This 2000 straight-to-video film opens with a shocking and effectively violent scene in which an innocent girl scout is yanked into a dilapidated house and bludgeoned to death. There’s even a slow-motion shot of crushed cookies falling to the floor. It’s excessive, tasteless, and so ludicrous that it actually makes you think that Christina’s House could actually be, if nothing else, an enjoyably self-aware exploitation film.
Unfortunately, everything pretty much goes downhill after that scene. The rest of the film deals with Christina (Allison Lange), a teenage girl with an annoying father named James (John Savage), an annoying brother named Bobby (Lorne Stewart), an annoying boyfriend named Eddy (Brendan Fehr), and an annoying admirer named Howie (Brad Rowe). That may sound like a lot of annoying people for one person to deal with but Christina actually manages to be even more annoying than all of them. Absolutely no one in this film comes across as being someone with whom you would want to be trapped in a murder house.
Anyway, Christina’s mom has been institutionalized in a Washington mental hospital so James, has rented out a nearby house. (Naturally, it’s the same house where that girl scout was previously killed.) James appears to be almost absurdly overprotective of and strict with Christina but it’s also possible that he might just be an asshole in general. He’s certainly not happy that she’s dating Eddy, who is the local bad boy and who does stuff like hang out on the roof at night. James would probably be happier if Christina was dating Howie, who has been hired to help fix up the house. Howie’s so respectful and such a hard worker. He’s a man who really knows how to handle a hammer.
Christina, however, has other things on her mind. For one thing, young women are being murdered and the creepy sheriff (Jerry Wasserman) keeps coming by the house and asking strange questions. Add to that, Christina sometimes thinks that she can hear someone or something in the attic. Of course, every time that she tries to investigate, her father comes out of his bedroom and yells at her.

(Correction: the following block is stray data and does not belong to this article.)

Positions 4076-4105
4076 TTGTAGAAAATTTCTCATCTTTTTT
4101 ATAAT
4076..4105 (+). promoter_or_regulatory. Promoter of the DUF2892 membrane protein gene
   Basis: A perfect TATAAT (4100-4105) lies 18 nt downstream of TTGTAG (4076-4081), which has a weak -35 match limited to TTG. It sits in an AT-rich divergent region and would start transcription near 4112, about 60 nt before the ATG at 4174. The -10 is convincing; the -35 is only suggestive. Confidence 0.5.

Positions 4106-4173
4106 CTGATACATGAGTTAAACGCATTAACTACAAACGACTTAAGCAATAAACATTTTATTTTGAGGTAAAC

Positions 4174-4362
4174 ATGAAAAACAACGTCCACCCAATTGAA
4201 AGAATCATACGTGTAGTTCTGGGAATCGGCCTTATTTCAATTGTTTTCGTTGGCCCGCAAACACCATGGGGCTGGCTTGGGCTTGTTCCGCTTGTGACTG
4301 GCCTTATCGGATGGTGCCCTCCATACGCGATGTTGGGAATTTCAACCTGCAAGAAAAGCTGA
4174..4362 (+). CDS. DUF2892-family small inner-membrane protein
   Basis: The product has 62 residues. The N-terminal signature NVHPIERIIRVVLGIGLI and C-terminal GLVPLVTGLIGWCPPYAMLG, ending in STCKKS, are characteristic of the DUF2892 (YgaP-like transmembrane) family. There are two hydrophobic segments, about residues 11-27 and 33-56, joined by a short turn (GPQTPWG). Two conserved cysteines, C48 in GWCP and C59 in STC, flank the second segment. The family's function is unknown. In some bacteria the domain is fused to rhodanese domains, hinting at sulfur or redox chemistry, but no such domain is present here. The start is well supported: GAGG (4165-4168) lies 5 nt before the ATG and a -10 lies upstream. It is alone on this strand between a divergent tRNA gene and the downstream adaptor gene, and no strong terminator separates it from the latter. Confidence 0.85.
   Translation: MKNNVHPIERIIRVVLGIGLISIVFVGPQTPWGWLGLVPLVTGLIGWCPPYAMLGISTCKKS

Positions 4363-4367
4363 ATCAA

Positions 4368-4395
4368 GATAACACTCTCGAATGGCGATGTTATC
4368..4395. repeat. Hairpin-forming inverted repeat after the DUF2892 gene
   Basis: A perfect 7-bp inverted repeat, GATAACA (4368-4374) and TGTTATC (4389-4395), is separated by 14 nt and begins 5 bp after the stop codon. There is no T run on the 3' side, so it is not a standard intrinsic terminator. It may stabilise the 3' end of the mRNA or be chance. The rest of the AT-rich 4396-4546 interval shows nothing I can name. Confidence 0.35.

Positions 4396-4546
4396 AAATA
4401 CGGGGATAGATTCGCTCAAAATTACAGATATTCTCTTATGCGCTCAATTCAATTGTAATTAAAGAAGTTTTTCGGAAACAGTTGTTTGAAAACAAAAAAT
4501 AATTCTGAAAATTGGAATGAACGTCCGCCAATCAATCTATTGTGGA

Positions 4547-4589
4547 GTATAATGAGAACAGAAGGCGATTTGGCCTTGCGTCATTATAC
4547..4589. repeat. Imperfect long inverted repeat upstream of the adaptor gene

(It could just be that James doesn’t want his daughter spending her nights wandering around in her underwear and searching for a vicious killer, in which case James probably has a point. Still, he’s kind of a jerk about it.)
Who is the murderer? Is it Eddie, Bobby, or Howie? Or could it maybe be James? What if the sheriff’s somehow involved? Well, don’t worry! The identity of the murderer is revealed about an hour into this 90-minute film and it’s exactly who you think it’s going to be.
If not for the extremely odd performance of John Savage, this film would be totally forgettable. Savage was the film’s “prestige” actor, a performer who previously appeared in films like The Deer Hunter, the third Godfather, Do The Right Thing, and The Thin Red Line before finding himself in Christina’s House. John Savage attacks the role of James with all of the ferocity of an actor who has gone from co-starring with Robert De Niro and Christopher Walken to playing second fiddle to Allison Lange and Brendan Fehr. Savage yells every line and glares at his co-stars with the fury of a man on a mission of vengeance. As a result, both the actor and the character that he’s playing come across as if they’re always just one annoyance away from putting his fist through a wall. James may be written as an overprotective father but Savage plays him as being a borderline sociopath. It’s such a totally inappropriate and misjudged performance that it becomes oddly fascinating to watch. It takes a great actor to give as entertainingly bad a performance as the one given by John Savage in Christina’s House.
With the exception of Savage’s over-the-top theatrics and Jerry Wasserman’s memorably creepy turn, the rest of the cast is largely forgettable. The problem is that, as written, most of the characters are fairly unlikable and you really don’t care whether they die or not. When the killer eventually trapped Christina and Bobby in their new home, I found myself more worried about the house than either of them.
Christina’s House is available on YouTube and sometimes, it shows up on late night television. (I saw it on This TV.) It’s pretty dumb but if you’re fan of good actors bellowing in rage, you might want to watch it.